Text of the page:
High Tech Equals High Growth as San Francisco Continues to Witness Office Market Trends During the First Quarter of the Year, Colliers Reports
SAN FRANCISCO – Technology companies have continued to feed their unrelenting appetite for San Francisco office properties, pushing vacancy rates to record low levels and creating an unprecedented level of net absorption, as their frenzy for Class A office space continued unabated in the first quarter of 2015, Colliers International has reported.
In its latest study of the San Francisco office market, Colliers reported that office space leasing take-up (absorption) rates reached 900,000 square feet in the first three months of 2015, compared to 257,000 square feet in the fourth quarter of 2014, setting a voracious pace if the trend continues. The first three months of the year also equated to the 19th consecutive quarter of positive net absorption, a streak that places the City among the healthiest office markets in the world.
Vacancy rates fell to 6.7 percent, the lowest level seen in a decade for all classes of office space, despite delivery to the market of 185,000 square feet of newly constructed office space, much of which was pre-leased prior to coming on the market.
With 900,000 square feet already recorded in the first quarter, San Francisco is on pace to again eclipse the historical net take up average of 1.1 million square feet, the report noted. (In 2014, the City witnessed 2.8 million square feet of net growth).
“San Francisco, today, simply has no peer; it is the urban epicenter of the world’s knowledge-based economy, whose currency is innovation,” said Regional Executive Managing Director Alan Collenette, who oversees Colliers’ operations in downtown San Francisco, Marin and Sacramento. “This, truly, is San Francisco’s Glittering Age. Typically, well before this point in a real estate up-cycle (now 6 years old), you look for reasons to question the sustainability of the upward momentum. We have looked, diligently, but the evidence of a near term peak is not just hard to find, it is completely absent.”
Collenette continued: “For example, the first sign of a slowdown is often sublease space – from ‘starburst’ companies – those who have expanded into office space without the business model to support the growth habit. Yet today, vacant sublease space is virtually non-existent. At 0.6 percent, it has been below 1 percent for over four years.”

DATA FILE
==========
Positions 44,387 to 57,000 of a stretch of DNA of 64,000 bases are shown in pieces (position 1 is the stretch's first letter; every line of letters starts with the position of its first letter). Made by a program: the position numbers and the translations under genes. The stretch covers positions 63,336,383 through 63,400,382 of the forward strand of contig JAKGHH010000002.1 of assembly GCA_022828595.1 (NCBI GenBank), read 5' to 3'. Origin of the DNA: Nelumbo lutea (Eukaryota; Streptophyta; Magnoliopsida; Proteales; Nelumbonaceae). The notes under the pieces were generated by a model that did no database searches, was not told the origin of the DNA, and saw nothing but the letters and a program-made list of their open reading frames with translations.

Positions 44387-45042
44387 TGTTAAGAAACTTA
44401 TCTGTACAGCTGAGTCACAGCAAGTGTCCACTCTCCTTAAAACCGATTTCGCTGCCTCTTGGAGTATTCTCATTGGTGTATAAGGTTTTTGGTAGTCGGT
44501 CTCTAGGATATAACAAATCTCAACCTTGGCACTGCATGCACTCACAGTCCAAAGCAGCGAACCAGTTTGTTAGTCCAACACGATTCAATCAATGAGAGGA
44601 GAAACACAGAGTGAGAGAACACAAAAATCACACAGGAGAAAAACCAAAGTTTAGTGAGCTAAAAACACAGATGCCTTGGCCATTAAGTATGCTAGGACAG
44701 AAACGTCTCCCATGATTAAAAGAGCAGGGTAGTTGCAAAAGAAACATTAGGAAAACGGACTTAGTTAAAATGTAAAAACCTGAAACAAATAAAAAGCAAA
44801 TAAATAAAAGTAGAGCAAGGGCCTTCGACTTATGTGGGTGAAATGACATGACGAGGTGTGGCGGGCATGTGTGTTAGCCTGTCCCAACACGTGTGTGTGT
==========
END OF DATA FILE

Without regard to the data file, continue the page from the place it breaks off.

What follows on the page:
Despite a healthy level of new construction, the vacancy rate continued to plummet due to the almost immediate occupancy, through either long-term leases, or the outright purchase of, newly completed buildings.
Among the major lease transactions completed in the first quarter was Uber’s newly signed commitment for 172,838 square feet at 555 Market St., giving it one of the largest footprints of tech companies in the City, the report noted. Other notable lease signings during the first quarter included First Republic’s 132,474-square-foot renewal at 388 Market St., Advent Software’s renewal at 600 Townsend Street for 129,491 square feet, and Cooley’s renewal of 100,765 square feet at 101 California St. Filling out the largest leases signed in the first quarter were Mixpanel’s 60, 593 square feet at 405 Howard St.; AON Corp.’s 53,180 square feet at 425 Market St. and WeWork’s 45,738 square feet at 995 Market St.
The report showed over 5 million square feet of office space currently under construction with nearly another 11 million square feet either proposed or in various stages of planning.
“What we are seeing.” added Collenette, “is that as soon as an Uber, for instance, leases a major building, it immediately starts looking for more and more space, based on financial fundamentals that its backers truly believe are sustainable. Right now, there is no end to this growth.”
On the sales front during the first quarter, the largest transaction was Salesforce.com’s $640 million purchase from TIAA-CREF of 50 Fremont St. with total square footage of 817,412 square feet. That was followed by the $219,150,000 purchase by CPPIB of a 45 percent interest in 1455 Market St.; and Emmes Asset Management’s purchase for $200 million from Embarcadero Capital Partners of 301 Howard St.